August 11, 2012

NASA Awards Solar Array System Development Grants

redOrbit Staff & Wire Reports - Your Universe Online

NASA has selected large-scale, next-generation solar array system development proposals from a pair of California-based aerospace technologies firms, the U.S. space agency announced on Friday.

The two companies, ATK Space Systems Inc., of Commerce, California and Deployable Space Systems (DSS) of Goleta, California, were chosen for contract negotiation to develop the advanced systems, which will help in the creation of the powerful solar electric propulsion units required to expand human space travel range, NASA officials said.

Those proposals offer "innovative approaches" in the areas of array and deployment mechanism development, "drastically" reducing both weight and stowed volume from similar solar arrays currently in use and "significantly" improving the functionality and efficiency of proposed advanced systems capable of creating hundreds of kilowatts worth of power, the organization said in an August 10 press release.

They added that such next-gen arrays could be useful not just in future manned exploration missions, but in science missions, communications satellites, and other astronomical applications as well.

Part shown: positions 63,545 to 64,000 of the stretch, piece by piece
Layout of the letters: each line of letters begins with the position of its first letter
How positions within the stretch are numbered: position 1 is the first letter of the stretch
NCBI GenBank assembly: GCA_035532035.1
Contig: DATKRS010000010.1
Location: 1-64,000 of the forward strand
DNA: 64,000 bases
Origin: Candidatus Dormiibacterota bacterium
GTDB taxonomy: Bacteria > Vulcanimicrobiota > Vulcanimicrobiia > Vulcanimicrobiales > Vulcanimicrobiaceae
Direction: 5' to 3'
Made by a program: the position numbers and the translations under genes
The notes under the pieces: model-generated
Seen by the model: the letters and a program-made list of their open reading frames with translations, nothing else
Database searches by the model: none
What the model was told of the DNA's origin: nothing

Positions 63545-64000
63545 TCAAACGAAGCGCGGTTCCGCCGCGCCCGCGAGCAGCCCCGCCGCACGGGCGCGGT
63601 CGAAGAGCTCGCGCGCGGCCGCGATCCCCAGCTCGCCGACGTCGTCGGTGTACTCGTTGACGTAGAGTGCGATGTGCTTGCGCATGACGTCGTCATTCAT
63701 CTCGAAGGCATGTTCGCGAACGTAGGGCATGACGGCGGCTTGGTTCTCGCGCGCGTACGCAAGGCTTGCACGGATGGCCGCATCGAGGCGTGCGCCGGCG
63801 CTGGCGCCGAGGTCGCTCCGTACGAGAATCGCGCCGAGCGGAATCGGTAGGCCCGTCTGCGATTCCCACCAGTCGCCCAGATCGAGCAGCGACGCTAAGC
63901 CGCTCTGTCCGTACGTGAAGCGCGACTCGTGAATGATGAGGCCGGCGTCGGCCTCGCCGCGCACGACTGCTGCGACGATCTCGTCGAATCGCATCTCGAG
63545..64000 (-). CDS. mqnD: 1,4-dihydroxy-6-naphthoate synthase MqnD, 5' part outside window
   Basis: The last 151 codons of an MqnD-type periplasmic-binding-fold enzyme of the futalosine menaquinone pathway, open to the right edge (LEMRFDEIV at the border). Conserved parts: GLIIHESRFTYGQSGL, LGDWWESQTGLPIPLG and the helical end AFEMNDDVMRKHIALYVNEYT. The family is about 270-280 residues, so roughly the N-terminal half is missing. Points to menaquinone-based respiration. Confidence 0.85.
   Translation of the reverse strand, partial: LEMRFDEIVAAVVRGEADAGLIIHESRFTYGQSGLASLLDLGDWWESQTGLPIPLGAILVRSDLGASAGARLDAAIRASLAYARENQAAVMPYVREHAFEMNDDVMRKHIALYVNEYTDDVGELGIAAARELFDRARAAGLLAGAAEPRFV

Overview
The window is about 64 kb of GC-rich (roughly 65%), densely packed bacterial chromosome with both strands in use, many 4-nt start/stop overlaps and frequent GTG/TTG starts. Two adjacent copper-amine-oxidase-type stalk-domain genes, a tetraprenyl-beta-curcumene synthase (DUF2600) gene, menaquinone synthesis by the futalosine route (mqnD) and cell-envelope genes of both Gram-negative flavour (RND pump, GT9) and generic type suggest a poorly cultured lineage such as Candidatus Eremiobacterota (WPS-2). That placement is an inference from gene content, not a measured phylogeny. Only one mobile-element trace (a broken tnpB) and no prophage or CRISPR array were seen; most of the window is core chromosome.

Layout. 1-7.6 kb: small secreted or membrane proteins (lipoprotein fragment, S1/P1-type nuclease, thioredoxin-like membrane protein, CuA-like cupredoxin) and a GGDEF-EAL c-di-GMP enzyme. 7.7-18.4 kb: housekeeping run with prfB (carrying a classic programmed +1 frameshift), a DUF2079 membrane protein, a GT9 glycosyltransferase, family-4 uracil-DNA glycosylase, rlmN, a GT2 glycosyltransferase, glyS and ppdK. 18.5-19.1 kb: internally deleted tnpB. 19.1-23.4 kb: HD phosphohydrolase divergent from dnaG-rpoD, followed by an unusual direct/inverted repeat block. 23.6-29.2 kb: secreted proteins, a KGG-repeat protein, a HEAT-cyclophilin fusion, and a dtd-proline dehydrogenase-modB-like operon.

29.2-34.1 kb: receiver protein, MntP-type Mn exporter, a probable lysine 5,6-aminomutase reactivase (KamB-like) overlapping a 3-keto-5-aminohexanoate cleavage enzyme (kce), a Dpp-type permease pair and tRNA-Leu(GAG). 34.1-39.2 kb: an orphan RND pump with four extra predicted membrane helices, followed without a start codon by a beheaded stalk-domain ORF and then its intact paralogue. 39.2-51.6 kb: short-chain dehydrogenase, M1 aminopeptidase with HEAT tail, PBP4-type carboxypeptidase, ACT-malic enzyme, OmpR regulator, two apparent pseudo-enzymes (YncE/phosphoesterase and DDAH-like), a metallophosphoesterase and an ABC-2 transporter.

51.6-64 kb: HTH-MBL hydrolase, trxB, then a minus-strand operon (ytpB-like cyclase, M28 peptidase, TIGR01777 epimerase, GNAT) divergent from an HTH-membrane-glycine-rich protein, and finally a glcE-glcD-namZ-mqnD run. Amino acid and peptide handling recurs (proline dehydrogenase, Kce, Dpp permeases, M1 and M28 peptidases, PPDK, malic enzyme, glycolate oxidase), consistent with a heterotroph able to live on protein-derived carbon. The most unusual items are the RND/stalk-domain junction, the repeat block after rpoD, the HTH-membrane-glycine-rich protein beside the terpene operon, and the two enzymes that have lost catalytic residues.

"The technology embodied in these proposals will greatly advance the boundaries of NASA's science and exploration capabilities," Michael Gazarik, director of the Space Technology Program at the NASA's Washington-based headquarters, said in a statement.

"Our investment in this technology acknowledges that this technology is a priority for NASA's future missions, as reported recently by the National Research Council," he added. "Once matured through these ground tests, NASA hopes to test next generation solar array systems in space, opening the door for exploration of a near-Earth asteroid, Mars and beyond."

The project will take place in two phases, the agency said. During the first, DSS and ATK will reach have 18 months to design, analyze, and test solar array system technology that can generate more than 30kW of power, as well as identify the risks associated with extending their builds to a minimum of 250kW of power.

Successful completion of Phase 1 will result in awards ranging from $5 million to $7 million, and advancement to Phase 2, in which the firms will compete for an award to demonstrate their technology in space.